Longitude: The True Story of a Lone Genius Who Solved the Greatest Scientific Problem of His Time

Dava Sobel, Author Walker & Company $19 (184p) ISBN 978-0-8027-1312-4
While sailors can readily gauge latitude by the height of the sun or guiding stars above the horizon, the measurement of longitude bedeviled navigators for centuries, resulting in untold shipwrecks. Galileo, Isaac Newton and Edmund Halley entreated the moon and stars for help, but their astronomical methods failed. In 1714, England's Parliament offered 20,000 (equivalent to millions of dollars today) to anyone who could solve the problem. Self-educated English clockmaker John Harrison (1693-1776) found the answer by inventing a chronometer--a friction-free timepiece, impervious to pitch and roll, temperature and humidity--that would carry the true time from the home port to any destination. But Britain's Board of Longitude, a panel of scientists, naval officers and government officials, favored the astronomers over humble ``mechanics'' like Harrison, who received only a portion of the prize after decades of struggle. Yet his approach ultimately triumphed, enabling Britannia to rule the waves. In an enthralling gem of a book, former New York Times science reporter Sobel spins an amazing tale of political intrigue, foul play, scientific discovery and personal ambition. BOMC and History Book Club selections. (Oct.)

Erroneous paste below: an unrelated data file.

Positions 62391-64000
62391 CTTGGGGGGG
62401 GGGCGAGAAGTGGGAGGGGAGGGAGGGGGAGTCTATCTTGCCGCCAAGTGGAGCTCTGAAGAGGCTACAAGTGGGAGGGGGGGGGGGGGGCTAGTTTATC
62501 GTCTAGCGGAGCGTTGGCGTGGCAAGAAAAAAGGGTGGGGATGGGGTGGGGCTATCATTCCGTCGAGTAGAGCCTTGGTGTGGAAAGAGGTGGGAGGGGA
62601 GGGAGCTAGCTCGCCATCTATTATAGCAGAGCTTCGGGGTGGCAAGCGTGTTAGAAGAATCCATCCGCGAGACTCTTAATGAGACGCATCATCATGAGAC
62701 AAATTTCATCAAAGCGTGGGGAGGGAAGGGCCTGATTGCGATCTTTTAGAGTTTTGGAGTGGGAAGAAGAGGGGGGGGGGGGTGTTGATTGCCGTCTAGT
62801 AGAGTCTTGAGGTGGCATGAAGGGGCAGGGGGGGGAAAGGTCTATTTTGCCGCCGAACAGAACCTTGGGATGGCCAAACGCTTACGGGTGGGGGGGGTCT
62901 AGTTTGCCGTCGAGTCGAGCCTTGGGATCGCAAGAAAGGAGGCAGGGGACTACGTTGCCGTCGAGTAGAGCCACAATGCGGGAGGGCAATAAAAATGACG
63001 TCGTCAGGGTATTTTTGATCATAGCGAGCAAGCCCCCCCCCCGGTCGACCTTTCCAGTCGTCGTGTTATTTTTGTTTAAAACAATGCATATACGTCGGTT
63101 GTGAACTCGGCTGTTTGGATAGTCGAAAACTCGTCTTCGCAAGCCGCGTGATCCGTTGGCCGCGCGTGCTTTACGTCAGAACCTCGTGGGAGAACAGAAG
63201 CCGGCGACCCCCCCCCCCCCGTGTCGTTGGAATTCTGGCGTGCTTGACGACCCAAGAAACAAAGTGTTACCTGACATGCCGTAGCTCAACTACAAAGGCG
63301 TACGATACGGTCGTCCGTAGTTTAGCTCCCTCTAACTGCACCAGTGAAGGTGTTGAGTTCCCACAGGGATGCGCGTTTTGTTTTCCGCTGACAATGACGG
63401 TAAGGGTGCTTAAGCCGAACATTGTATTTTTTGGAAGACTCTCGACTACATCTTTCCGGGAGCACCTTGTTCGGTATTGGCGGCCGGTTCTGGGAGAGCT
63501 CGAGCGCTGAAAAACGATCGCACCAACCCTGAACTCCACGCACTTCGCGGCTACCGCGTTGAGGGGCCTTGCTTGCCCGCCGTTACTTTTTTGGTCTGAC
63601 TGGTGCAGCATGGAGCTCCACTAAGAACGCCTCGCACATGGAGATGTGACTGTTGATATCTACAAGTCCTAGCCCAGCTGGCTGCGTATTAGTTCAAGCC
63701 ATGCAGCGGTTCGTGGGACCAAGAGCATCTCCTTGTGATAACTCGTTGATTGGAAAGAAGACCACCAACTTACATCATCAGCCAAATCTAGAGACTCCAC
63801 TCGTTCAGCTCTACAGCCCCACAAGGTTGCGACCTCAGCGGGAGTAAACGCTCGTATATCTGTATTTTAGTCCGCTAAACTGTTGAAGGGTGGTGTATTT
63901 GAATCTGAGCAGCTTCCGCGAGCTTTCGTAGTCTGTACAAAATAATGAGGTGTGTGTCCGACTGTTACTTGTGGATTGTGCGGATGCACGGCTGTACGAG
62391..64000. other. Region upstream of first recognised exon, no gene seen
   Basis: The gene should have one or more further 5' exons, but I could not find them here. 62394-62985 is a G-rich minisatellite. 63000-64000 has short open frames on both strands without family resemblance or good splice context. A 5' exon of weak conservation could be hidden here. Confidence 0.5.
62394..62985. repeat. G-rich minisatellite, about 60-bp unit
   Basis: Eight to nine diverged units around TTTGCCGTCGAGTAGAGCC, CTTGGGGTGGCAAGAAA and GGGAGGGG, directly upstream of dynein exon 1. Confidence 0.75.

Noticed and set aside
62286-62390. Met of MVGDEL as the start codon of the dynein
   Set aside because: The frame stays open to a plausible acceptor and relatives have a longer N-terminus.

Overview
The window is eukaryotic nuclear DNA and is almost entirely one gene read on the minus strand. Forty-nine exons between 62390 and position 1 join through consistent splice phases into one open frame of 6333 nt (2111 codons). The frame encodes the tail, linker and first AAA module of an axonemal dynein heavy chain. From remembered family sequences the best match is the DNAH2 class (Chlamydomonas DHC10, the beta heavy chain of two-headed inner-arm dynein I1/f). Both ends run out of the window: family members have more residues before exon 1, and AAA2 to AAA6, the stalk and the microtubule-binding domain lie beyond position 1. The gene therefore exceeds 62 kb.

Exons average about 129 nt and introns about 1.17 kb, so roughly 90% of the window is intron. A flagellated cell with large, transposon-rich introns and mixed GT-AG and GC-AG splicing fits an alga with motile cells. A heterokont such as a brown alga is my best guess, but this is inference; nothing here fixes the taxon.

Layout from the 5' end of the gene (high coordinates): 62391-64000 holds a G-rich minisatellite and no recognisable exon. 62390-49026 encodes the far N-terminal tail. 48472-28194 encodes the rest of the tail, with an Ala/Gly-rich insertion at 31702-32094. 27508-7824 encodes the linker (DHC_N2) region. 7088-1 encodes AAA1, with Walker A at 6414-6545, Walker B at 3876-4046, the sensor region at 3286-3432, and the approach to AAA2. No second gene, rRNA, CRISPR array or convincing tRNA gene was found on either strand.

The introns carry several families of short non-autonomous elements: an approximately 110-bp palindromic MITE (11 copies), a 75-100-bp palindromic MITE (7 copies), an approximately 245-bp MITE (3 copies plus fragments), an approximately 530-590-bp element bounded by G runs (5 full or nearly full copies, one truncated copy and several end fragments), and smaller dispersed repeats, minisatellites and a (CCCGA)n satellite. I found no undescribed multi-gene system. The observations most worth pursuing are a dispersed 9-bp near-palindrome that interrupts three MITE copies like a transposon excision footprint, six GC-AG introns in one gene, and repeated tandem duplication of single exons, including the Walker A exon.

Reviewed on: 10/30/1995
Release date: 11/01/1995
Genre: Nonfiction
Prebound-Other - 184 pages - 978-0-613-02220-0
Paperback - 184 pages - 978-0-8027-1529-6
Downloadable Audio - 1 pages - 978-1-4159-5341-9
Analog Audio Cassette - 978-1-55927-397-8
Paperback - 208 pages - 978-0-00-724183-5
Paperback - 184 pages - 978-0-14-025879-0
Mass Market Paperbound - 978-0-7531-5036-8
Compact Disc - 978-0-7393-2378-6
Open Ebook - 224 pages - 978-0-8027-7943-4
Pre-Recorded Audio Player - 978-1-61637-278-1
Paperback - 978-2-02-033858-5
Prebound-Glued - 184 pages - 978-1-61383-594-4
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